Bringing Aztlan to Mexican Chicago is the autobiography of Jose Gamaliel Gonzalez, an impassioned artist willing to risk all for the empowerment of his marginalized and oppressed community. Through recollections emerging in a series of interviews conducted over a period of six years by his friend Marc Zimmerman, Gonzalez looks back on his life and his role in developing Mexican, Chicano, and Latino art as a fundamental dimension of the city he came to call home._x000B__x000B_Born near Monterrey, Mexico, and raised in a steel mill town in northwest Indiana, Gonzalez studied art at the School of the Art Institute of Chicago and the University of Notre Dame. Settling in Chicago, he founded two major art groups: El Movimiento Artístico Chicano (MARCH) in the 1970s and Mi Raza Arts Consortium (MIRA) in the 1980s. _x000B__x000B_With numerous illustrations, this book portrays Gonzalez's all-but-forgotten community advocacy, his commitments and conflicts, and his long struggle to bring quality arts programming to the city. By turns dramatic and humorous, his narrative also covers his bouts of illness, his relationships with other artists and arts promoters, and his place within city and barrio politics.
Metamorphic Dance and Global Alchemy
Both a refraction of the bombings of Hiroshima and Nagasaki and a protest against Western values, butoh is a form of Japanese dance theater that emerged in the aftermath of World War II. Sondra Fraleigh chronicles the growth of this provocative art form from its midcentury founding under a sign of darkness to its assimilation in the twenty-first century as a poignant performance medium with philosophical and political implications. Employing intellectual and aesthetic perspectives to reveal the origins, major figures, and international development of the dance, Fraleigh documents the range and variety of butoh artists around the world with first-hand knowledge of butoh performances from 1973 to 2008.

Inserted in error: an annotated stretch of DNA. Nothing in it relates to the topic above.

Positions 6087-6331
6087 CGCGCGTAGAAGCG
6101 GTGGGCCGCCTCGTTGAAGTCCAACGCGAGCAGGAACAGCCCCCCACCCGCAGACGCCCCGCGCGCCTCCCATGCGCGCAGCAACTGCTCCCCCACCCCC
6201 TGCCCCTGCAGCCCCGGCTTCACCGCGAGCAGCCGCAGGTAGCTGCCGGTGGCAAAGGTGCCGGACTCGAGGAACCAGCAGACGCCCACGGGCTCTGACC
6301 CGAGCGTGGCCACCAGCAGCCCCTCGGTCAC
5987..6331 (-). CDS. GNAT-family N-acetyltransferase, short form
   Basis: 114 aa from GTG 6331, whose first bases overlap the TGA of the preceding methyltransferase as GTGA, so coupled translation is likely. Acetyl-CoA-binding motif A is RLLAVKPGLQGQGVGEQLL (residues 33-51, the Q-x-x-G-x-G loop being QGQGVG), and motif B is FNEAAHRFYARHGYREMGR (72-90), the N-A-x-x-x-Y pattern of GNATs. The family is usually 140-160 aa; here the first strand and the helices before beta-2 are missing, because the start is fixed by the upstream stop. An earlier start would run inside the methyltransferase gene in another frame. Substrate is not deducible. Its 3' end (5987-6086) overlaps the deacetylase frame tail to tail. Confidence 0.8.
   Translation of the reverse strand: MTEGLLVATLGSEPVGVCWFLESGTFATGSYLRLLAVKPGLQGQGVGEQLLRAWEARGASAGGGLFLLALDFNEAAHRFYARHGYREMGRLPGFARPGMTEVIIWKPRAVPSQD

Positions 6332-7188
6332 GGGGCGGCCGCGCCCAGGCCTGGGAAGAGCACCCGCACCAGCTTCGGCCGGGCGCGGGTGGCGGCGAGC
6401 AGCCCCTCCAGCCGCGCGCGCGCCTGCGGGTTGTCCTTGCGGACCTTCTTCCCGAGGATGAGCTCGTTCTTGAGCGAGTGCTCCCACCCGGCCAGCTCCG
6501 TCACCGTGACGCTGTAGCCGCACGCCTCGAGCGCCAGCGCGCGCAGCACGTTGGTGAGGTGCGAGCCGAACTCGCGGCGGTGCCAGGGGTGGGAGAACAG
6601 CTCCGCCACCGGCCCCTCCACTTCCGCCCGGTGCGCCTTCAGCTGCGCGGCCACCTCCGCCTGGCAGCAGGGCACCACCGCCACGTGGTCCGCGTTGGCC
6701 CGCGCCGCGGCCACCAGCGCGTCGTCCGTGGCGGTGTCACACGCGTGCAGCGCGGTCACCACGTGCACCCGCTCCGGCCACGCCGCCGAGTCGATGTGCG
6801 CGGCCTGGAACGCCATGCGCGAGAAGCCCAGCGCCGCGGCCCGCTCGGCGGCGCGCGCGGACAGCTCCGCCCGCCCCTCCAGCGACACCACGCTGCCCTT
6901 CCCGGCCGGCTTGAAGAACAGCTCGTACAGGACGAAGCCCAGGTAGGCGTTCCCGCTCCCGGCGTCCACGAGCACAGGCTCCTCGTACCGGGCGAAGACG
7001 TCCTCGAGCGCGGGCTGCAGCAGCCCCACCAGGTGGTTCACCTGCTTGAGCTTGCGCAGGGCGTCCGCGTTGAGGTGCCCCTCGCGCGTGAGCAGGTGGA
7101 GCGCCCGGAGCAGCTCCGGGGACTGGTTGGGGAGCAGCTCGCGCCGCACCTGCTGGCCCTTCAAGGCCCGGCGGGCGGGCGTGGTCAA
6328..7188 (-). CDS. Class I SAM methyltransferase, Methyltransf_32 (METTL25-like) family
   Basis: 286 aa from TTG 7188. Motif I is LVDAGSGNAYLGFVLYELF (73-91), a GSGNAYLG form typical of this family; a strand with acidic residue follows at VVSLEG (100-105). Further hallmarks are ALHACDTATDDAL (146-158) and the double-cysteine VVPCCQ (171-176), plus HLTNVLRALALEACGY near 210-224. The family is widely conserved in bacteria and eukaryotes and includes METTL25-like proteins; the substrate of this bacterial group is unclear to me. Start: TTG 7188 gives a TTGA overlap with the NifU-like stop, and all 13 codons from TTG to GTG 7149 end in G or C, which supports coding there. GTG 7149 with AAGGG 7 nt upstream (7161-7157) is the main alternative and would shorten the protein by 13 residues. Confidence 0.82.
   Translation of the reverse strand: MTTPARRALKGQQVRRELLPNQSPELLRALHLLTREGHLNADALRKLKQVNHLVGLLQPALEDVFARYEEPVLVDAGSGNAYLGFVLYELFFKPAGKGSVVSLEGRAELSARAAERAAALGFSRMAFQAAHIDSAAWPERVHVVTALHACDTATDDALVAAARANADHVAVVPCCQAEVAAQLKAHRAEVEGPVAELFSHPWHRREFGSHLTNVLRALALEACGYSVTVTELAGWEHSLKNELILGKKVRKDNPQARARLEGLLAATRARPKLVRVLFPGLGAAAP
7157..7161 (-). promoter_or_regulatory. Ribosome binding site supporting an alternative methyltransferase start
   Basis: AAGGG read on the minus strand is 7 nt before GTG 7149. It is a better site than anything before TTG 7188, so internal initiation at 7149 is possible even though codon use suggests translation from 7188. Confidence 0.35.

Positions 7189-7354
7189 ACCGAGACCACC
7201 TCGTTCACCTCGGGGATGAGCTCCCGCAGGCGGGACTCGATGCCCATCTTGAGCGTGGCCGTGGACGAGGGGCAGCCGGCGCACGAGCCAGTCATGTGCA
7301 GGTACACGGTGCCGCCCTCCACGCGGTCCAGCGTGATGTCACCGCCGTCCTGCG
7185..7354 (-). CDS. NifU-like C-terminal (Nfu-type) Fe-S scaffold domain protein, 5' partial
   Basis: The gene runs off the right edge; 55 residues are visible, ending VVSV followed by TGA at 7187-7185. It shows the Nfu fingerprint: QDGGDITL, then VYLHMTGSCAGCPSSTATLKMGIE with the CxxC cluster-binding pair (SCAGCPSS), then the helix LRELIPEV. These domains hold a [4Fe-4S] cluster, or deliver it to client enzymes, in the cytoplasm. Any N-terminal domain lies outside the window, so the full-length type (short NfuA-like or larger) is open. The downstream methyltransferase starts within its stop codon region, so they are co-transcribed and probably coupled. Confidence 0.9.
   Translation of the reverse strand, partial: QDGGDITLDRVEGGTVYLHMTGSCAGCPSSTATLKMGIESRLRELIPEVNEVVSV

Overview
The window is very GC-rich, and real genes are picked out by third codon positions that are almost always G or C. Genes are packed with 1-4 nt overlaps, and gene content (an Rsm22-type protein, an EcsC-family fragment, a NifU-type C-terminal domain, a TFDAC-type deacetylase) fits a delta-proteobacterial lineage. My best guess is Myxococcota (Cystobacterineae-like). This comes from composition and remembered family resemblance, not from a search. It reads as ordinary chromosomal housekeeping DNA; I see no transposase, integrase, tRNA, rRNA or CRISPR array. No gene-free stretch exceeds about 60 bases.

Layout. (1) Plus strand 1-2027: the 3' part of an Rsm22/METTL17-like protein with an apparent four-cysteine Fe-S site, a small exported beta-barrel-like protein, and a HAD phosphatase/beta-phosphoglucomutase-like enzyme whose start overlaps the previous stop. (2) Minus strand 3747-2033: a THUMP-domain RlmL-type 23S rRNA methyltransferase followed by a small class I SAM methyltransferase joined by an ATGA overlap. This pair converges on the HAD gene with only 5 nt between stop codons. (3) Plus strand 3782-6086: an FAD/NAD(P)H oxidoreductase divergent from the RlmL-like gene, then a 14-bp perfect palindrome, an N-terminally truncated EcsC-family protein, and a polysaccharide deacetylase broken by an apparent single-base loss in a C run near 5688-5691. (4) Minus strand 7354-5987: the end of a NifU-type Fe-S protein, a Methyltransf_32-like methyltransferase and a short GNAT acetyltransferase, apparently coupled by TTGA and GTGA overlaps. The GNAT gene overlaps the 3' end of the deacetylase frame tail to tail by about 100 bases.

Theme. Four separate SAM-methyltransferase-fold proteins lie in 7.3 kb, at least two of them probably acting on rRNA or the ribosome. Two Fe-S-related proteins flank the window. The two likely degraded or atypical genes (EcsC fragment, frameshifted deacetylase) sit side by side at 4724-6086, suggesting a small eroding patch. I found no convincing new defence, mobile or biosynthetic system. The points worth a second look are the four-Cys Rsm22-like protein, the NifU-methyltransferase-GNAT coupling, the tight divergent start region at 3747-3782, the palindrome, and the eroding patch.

Ethnic Voices, Musical Crossroads
What does it mean to be "Californian"? Mina Yang suggests an answer that lies at the intersection of musicology, cultural history, and politics. Consisting of a series of musical case studies of major ethnic groups in California, this book approaches the notion of Californian identity from diverse perspectives, each nuanced by class, gender, and sexuality. This most populous and most affluent state in the Union has been setting musical and cultural trends for decades, and Yang's study thoughtfully illuminates the multiculutral nature of its musics.
In Caribbean and Atlantic Diaspora Dance: Igniting Citizenship, Yvonne Daniel provides a sweeping cultural and historical examination of Diaspora dance genres. Daniel investigates social dances brought to the islands by Europeans and Africans, including quadrilles and drum/dances as well as popular dances that followed, such as Carnival parading, Pan-Caribbean danzas, rumba, merengue, mambo, reggae, and zouk. She reviews sacred dance and closely documents combat dances, such as Martinican ladja, Trinidadian kalinda, and Cuban juego de maní. In drawing on scores of performers and consultants from the region as well as on her own professional dance experience and acumen, Daniel adeptly places Caribbean dance in the context of cultural and economic globalization, connecting local practices to transnational and global processes and emphasizing the important role of dance in critical regional tourism. Throughout, Daniel reveals impromptu and long-lasting Diaspora communities of participating dancers and musicians.
This is the first comprehensive treatment of the remarkable music and influence of Carla Bley, a highly innovative American jazz composer, pianist, organist, band leader, and activist. With fastidious attention to Bley's diverse compositions over the last fifty years spanning critical moments in jazz and experimental music history, Amy C. Beal tenders a long-overdue representation of a major figure in American music._x000B__x000B_Bley is best known for her jazz opera "Escalator over the Hill," her role in the Free Jazz movement of the 1960s, and her collaborations with artists such as Jack Bruce, Don Cherry, Robert Wyatt, and Pink Floyd drummer Nick Mason. She has successfully maneuvered the field of jazz creating works that range from the highly accessible and tradition-based to commercially unviable and avant-garde. Beal details the staggering variety in Bley's work as well as her use of parody, quotations, and contradictions, examining the vocabulary Bley has developed throughout her career and highlighting the compositional and cultural significance of her experimentalism._x000B__x000B_Beal also points to Bley's professional and managerial work as a pioneer in the development of artist-owned record labels, the cofounder and manager of WATT Records, and the cofounder of New Music Distribution Service. Showing her to be not just an artist but an activist who has maintained musical independence and professional control amid the profit-driven, corporation-dominated world of commercial jazz, Beal's straightforward discussion of Bley's life and career will stimulate deeper examinations of her work.